The invention further relates to a method and apparatus for producing a roller with a complex contour by impinging a beam of energy from an energy source upon the surface of the roller and wherein a parameter relating to the height of the bumps formed on the surface of the roller is varied in accordance with the diametral section being worked so that the average height of bumps formed on one diametral section of the roller surface is substantially different from the average height of bumps formed and located at a different diametral section.
In the detailed description of the preferred embodiments of the invention presented below reference is made to the accompanying drawings wherein like reference numerals denote like elements and wherein:
FIG. 1 is a diagrammatic elevational view of a prior art automatic self-processing camera in which the squeegee rollers made by the method and apparatus of the present invention may be used.
FIG. 2 is an elevational view of a squeegee roller assembly used in the camera of FIG. 1.
FIG. 3 is a diagrammatic elevational view of a pair of squeegee rollers one of which has a complex contour made in accordance with the teachings of the invention.
FIG. 4 is a similar view to that of FIG. 3 but illustrates a squeegee roller having a different complex contour than that shown in FIG. 3.
FIG. 5 is a diagrammatic perspective view of apparatus of the invention.
FIG. 6 is a photograph of the surface of a squeegee roller at 75 magnification.
FIG. 7 is a photograph of a section of a squeegee roller showing portions immediately beneath the surface at 100 magnification.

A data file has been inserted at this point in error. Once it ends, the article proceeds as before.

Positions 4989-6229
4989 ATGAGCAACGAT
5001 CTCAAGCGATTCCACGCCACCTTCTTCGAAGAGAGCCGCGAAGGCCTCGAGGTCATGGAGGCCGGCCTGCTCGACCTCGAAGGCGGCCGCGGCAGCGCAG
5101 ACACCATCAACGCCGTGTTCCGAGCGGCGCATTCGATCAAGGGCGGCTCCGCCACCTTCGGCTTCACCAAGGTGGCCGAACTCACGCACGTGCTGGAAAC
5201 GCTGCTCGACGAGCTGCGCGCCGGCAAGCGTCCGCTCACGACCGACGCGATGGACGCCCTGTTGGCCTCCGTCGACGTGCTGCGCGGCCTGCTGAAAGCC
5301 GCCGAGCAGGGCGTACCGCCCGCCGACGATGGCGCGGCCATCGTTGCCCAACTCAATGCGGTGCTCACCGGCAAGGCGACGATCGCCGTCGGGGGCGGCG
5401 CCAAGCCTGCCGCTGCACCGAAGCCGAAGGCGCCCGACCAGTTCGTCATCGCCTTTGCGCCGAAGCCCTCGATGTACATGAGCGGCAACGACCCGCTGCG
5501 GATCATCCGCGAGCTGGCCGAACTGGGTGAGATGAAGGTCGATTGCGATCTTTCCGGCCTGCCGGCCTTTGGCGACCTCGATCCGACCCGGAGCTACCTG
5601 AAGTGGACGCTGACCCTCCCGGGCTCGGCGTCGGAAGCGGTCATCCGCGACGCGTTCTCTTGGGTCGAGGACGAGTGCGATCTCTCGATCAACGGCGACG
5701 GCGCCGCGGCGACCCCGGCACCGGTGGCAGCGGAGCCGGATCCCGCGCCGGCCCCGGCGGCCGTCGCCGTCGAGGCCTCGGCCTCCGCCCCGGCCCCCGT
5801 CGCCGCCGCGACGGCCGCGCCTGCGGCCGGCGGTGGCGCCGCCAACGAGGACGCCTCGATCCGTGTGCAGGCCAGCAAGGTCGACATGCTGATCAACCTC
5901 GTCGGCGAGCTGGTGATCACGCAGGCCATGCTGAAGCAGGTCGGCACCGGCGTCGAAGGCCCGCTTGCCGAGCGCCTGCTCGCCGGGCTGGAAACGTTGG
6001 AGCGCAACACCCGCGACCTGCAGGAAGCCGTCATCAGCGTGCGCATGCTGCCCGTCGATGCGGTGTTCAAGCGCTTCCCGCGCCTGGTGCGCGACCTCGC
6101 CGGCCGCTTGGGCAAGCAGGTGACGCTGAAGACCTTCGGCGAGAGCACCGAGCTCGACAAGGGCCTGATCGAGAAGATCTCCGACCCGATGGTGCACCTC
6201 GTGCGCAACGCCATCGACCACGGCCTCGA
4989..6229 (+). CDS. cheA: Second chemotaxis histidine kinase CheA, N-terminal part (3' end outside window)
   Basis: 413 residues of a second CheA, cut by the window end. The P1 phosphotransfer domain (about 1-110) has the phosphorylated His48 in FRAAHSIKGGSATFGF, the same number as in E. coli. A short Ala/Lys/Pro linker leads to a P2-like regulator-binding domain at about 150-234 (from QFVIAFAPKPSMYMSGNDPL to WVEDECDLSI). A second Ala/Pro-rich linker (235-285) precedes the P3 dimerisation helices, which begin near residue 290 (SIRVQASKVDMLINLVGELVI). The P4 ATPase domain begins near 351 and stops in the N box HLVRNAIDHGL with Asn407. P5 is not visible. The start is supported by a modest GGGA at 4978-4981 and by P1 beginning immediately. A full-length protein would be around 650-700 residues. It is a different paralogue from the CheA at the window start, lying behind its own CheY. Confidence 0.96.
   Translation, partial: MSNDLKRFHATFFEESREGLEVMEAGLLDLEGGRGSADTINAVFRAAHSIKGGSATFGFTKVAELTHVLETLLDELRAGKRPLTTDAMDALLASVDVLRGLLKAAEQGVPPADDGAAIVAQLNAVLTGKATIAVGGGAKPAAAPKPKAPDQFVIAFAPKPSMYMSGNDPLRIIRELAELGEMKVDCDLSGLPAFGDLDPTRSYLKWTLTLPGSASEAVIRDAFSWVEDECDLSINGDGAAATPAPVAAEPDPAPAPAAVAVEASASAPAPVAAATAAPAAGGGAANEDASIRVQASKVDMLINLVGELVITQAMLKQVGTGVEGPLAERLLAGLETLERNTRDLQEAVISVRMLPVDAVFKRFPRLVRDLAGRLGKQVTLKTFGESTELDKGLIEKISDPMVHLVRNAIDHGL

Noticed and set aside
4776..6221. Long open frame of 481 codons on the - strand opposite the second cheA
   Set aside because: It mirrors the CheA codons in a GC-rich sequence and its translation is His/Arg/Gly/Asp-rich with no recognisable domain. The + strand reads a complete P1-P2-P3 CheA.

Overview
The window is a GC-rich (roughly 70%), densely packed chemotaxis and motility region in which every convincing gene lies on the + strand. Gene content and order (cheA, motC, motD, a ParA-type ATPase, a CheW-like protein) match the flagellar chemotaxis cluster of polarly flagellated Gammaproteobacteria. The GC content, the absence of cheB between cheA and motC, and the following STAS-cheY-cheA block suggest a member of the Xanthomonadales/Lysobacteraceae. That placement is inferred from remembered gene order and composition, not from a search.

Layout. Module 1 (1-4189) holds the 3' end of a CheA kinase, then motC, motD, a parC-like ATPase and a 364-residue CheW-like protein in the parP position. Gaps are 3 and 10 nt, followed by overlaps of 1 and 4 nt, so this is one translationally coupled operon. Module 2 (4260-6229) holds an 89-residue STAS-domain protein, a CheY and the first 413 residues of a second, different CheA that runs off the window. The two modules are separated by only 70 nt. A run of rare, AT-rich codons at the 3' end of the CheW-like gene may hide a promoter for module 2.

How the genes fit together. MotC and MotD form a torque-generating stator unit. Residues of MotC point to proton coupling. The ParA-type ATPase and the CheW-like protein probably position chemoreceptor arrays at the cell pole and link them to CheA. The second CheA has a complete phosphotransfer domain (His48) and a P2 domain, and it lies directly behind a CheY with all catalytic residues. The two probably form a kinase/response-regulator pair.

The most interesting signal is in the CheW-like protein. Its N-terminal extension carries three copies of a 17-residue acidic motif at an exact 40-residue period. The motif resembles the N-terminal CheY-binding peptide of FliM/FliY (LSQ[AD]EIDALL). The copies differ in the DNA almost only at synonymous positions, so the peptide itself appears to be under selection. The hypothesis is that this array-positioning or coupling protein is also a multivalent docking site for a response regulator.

FIG. 8 is a hypothetical graph illustrating a relationship between parameters used in producing rollers using methods and apparatus of the invention.
Because photographic apparatus such as cameras are well known, the present description will be directed in particular to elements forming part of, or cooperating more directly with the present invention, camera elements not specifically shown or described herein being understood to be selectable from those known in the art.
Referring now to the drawings and in particular to FIGS. 1 and 2 there is shown an instant camera 10 of the prior art described above and which includes a lens 11, a conventional exposure control element including a shutter 12, first and second mirrors 13 and 15 respectively, for increasing the effective focal length of the camera and directing the image onto an instant film unit 17 stored with other similar film units in a cartridge 18. The camera's shutter relase button (not shown) may be mechanically or otherwise coupled to the shutter by suitable conventional means and upon depression of the former, the shutter is opened to admit an appropriate amount of light to properly expose the film unit. As is known in conventional instant cameras, after exposure of the film unit, a picker device 19 is actuated to transport the film unit into the nip of a pair of driven squeegee rollers, 20, 21 which remove the film unit 17 from the camera 10 and while doing so maintain a flow of processing fluid across the image area of the film unit to thereby process same. To drive the squeegee rollers, the camera includes a motor 23 and suitable gearing, including gears 24-27 shown (see FIG. 2) which transmit drive from the motor to the pressure rollers 20, 21. The motor 23 may in turn receive its energy from a battery, not shown.
The instant film unit 17 is a multi-layered construction incorporating a rupturable pod 17a containing processing fluid. The rollers are resiliently urged toward each other by means of a spring 28 to apply pressure on the film unit. Once the exposed film unit is in the nip formed by the rollers, rotation of one or preferably both of the rollers continues the movement of the film unit between the rollers thereby rupturing the pod and spreading the developing fluid between the layers or adjacent sheets of the film unit. The rollers are textured or roughened to enhance their frictional engagement with the film unit.